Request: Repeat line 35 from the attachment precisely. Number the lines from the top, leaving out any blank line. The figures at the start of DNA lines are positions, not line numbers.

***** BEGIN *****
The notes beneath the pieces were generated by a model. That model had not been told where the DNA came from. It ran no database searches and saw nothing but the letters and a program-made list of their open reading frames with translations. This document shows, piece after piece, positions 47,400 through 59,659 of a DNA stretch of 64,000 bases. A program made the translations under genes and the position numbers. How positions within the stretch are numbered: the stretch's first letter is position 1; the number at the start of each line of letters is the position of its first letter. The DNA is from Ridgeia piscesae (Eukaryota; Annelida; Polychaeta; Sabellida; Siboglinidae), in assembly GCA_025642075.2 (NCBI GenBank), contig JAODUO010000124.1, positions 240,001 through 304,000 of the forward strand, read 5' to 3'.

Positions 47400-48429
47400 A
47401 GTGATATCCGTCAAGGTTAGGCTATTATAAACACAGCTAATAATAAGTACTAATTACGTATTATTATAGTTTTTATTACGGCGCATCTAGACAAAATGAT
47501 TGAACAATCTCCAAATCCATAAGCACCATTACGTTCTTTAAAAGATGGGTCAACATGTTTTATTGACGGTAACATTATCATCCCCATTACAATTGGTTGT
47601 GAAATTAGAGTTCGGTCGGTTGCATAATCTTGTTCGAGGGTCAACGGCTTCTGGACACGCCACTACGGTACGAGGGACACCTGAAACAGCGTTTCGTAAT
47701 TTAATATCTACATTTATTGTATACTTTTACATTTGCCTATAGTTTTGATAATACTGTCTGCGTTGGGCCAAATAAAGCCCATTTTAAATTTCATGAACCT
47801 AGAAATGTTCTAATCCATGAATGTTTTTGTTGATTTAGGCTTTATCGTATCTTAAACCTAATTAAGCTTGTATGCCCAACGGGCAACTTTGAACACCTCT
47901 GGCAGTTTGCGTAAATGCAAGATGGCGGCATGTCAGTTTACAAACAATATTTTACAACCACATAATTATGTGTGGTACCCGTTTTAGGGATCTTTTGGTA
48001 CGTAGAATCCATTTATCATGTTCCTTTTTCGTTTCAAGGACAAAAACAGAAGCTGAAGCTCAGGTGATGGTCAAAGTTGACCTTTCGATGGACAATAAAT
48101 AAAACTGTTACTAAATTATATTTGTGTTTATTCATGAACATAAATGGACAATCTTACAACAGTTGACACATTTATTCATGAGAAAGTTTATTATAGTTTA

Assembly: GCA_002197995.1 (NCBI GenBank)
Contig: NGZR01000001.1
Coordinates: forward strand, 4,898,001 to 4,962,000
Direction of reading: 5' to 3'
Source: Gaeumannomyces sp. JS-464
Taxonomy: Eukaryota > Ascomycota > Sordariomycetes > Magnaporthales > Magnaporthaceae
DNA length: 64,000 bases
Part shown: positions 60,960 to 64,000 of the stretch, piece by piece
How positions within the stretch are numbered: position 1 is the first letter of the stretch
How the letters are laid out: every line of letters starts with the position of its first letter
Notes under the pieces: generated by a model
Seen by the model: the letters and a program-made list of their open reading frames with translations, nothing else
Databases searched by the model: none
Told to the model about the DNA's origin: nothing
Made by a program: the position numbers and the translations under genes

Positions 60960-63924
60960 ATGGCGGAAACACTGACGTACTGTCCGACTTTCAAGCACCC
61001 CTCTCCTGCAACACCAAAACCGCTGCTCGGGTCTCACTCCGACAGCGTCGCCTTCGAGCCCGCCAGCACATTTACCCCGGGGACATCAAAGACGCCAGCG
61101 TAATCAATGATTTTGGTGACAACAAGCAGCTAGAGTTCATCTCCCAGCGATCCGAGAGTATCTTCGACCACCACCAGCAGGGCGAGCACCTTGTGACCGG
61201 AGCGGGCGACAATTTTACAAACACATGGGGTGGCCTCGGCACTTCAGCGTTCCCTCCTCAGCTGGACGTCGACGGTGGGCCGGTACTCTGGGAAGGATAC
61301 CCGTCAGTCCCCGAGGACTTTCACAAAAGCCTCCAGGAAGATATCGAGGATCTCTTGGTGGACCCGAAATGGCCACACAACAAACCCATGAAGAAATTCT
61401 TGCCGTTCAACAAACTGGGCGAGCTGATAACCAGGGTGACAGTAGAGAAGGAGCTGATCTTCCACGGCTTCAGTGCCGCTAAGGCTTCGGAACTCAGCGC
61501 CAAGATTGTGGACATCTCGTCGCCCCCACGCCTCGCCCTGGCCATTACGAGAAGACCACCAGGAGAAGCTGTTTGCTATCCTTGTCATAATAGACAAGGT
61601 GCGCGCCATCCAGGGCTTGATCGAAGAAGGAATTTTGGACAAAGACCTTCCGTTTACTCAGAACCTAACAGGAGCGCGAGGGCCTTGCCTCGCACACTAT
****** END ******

61601 GCGCGCCATCCAGGGCTTGATCGAAGAAGGAATTTTGGACAAAGACCTTCCGTTTACTCAGAACCTAACAGGAGCGCGAGGGCCTTGCCTCGCACACTAT